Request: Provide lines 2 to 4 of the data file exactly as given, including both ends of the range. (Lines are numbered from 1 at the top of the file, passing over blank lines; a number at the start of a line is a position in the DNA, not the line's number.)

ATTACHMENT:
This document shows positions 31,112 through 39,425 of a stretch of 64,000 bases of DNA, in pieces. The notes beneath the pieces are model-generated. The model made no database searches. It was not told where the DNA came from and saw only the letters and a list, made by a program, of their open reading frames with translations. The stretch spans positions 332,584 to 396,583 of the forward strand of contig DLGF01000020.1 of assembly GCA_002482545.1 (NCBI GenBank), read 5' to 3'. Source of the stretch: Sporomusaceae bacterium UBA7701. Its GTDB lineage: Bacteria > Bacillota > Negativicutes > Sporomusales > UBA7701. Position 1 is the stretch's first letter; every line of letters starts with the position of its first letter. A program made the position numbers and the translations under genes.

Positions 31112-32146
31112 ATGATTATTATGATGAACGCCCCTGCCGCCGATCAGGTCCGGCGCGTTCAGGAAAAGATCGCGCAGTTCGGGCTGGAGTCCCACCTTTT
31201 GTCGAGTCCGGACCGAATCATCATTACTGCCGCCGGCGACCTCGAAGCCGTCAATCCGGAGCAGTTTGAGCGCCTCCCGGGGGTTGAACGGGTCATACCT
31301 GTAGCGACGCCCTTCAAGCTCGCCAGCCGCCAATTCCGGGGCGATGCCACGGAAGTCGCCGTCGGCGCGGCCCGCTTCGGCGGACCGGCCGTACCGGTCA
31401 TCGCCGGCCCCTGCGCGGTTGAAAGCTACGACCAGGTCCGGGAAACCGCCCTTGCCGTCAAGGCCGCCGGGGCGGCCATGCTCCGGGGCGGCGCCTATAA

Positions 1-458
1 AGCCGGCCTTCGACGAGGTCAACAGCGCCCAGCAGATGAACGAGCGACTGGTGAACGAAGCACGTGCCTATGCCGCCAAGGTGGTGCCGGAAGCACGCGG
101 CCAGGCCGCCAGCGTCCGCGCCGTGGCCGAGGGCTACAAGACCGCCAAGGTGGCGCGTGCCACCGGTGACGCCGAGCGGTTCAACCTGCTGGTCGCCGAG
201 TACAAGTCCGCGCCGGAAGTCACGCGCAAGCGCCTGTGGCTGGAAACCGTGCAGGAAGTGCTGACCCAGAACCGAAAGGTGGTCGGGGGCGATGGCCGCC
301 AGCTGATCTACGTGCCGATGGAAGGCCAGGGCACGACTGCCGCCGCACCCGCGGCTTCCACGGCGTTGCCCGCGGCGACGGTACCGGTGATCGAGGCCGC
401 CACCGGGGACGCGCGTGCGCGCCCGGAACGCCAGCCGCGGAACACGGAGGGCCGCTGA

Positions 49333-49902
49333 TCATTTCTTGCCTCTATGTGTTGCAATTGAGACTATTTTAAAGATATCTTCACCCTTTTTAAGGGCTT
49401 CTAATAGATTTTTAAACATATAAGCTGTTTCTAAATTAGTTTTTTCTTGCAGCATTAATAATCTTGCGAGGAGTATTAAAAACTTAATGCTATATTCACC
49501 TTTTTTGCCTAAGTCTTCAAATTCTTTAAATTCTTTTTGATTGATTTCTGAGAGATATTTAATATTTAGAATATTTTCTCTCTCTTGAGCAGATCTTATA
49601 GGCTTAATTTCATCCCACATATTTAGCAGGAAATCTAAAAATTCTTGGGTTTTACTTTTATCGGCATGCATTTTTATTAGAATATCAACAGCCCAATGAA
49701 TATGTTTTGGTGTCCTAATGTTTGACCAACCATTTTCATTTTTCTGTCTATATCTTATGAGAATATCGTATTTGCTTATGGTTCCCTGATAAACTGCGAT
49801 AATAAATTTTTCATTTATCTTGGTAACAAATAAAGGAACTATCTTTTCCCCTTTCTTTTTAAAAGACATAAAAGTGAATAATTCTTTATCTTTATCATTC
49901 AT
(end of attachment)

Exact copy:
Positions 31112-32146
31112 ATGATTATTATGATGAACGCCCCTGCCGCCGATCAGGTCCGGCGCGTTCAGGAAAAGATCGCGCAGTTCGGGCTGGAGTCCCACCTTTT
31201 GTCGAGTCCGGACCGAATCATCATTACTGCCGCCGGCGACCTCGAAGCCGTCAATCCGGAGCAGTTTGAGCGCCTCCCGGGGGTTGAACGGGTCATACCT